And it doesn’t have to be this way, if ideology wasn’t more important for Republicans, and some Democrats, who should be pouring money into states and closing these big deficits—deficits that, remember, were no fault of management by state leaders. The deficits were caused, essentially, by one person, Donald Trump, who dismissed the pandemic, called it a hoax, made fun of people who tried to sound the alarm about the approaching calamity and, thus, caused the economic crisis that is burying states in mountains of red ink. I talk with about the state budget emergency with Michael Leachman, Vice President for State Fiscal Policy at the Center on Budget and Policy Priorities.

It’s not a wild guess to say that a very high percentage of the thousands of people who tune into the show are political junkies and probably a big piece of that number consider themselves progressives. So, with the Democratic convention coming up, you’d think I’d do a lot on that, right? Nope: because conventions don’t matter. And, even more so, party platforms don’t matter. And I say all that as a bona fide elected delegate for Bernie Sanders for whom I’ve already cast my virtual ballot for his nomination. My musings about the convention and the progressive movement kick off the show.

This blog originally appeared at Working Life on August 5, 2020. Reprinted with permission.

About the Author: Jonathan Tasini is a political / organizing / economic strategist. President of the Economic Future Group, a consultancy that has worked in a couple of dozen countries on five continents over the past 20 years


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Biden vows to create 5M manufacturing jobs, ‘Buy American’

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Biden is pledging to invest $300 billion in research and development over four years that would be spread across the U.S.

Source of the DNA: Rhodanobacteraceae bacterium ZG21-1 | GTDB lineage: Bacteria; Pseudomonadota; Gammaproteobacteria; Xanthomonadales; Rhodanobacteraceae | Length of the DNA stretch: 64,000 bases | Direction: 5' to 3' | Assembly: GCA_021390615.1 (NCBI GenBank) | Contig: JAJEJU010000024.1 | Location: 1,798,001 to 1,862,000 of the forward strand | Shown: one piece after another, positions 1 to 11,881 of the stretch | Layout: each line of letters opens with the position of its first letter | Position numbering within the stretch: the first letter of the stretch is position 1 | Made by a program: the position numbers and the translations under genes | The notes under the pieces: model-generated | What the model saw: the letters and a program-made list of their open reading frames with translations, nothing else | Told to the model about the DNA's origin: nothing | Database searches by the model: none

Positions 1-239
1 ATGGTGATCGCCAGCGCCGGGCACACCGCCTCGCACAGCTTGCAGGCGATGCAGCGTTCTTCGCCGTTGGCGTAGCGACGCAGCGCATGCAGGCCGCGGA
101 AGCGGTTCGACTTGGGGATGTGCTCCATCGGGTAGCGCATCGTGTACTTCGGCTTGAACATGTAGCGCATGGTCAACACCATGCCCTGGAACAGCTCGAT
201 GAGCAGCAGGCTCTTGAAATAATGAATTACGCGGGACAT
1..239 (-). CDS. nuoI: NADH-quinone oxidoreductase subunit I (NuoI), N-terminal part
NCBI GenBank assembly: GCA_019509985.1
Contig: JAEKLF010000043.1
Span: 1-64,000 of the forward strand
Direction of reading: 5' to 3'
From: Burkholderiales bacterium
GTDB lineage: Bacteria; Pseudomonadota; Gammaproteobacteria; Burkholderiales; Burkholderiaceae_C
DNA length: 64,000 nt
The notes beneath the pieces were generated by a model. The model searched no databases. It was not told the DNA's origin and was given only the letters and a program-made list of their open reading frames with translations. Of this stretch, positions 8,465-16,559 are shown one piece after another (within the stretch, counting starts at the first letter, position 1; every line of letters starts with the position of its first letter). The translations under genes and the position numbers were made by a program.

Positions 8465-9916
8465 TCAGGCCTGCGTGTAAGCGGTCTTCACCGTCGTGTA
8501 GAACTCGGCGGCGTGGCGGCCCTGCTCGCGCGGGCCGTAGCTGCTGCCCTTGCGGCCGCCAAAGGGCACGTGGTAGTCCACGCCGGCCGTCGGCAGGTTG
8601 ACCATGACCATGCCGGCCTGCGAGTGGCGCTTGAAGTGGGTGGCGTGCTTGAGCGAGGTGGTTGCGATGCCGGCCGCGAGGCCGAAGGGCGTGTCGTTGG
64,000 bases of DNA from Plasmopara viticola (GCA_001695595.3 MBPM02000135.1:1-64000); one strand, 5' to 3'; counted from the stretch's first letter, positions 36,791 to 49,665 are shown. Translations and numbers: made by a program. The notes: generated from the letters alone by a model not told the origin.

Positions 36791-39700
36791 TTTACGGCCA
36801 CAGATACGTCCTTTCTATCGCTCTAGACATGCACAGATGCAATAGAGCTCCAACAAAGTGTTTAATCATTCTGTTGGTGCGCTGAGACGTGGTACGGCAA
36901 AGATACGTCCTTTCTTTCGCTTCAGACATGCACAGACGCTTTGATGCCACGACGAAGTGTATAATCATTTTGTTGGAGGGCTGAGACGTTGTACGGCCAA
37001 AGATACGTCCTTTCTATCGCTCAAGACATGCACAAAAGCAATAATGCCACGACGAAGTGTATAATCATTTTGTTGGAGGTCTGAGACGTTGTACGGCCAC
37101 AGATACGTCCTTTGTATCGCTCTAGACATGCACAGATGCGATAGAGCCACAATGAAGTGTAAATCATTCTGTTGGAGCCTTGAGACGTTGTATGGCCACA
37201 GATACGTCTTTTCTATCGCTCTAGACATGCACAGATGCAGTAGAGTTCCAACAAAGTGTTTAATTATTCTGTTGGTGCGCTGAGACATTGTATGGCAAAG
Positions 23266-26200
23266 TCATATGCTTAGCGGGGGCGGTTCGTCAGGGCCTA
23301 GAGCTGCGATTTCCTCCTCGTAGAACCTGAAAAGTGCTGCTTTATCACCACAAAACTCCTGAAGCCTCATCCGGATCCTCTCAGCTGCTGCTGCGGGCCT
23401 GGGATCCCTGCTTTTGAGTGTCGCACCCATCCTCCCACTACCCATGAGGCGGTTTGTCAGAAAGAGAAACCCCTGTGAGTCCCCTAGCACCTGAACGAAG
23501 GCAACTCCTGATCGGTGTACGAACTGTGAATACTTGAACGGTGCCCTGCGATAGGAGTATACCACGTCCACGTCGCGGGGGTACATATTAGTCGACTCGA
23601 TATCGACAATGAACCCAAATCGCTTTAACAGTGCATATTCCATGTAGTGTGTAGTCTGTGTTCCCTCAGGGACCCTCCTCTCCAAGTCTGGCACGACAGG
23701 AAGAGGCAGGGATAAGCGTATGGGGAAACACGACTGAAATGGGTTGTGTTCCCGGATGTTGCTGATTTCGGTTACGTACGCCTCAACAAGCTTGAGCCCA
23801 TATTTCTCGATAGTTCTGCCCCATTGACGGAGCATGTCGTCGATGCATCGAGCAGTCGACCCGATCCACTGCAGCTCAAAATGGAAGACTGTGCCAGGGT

Former Vice President Joe Biden is laying out a plan to rebuild the U.S. economy that includes cracking down on outsourcing, investing billions in research and development and creating at least 5 million jobs in manufacturing and innovation.

The plan places a major emphasis on “Buy American” provisions that would tighten restrictions on what qualifies as a U.S.-made good and invest $400 billion in government procurement, both of which the Democratic presidential candidate’s campaign says will help power demand for American products and services.

Biden is pledging to invest $300 billion in research and development over four years that would be spread across the U.S. to a diverse array of businesses and entrepreneurs, including women and minorities. The spending would spark what campaign officials called “high-quality job creation” around the country.

He is also calling for a pro-worker trade strategy in which the U.S. will work with its global allies and within World Trade Organization rules to get tough on China, which he blames for harming American workers and contributing to a decline in U.S. manufacturing.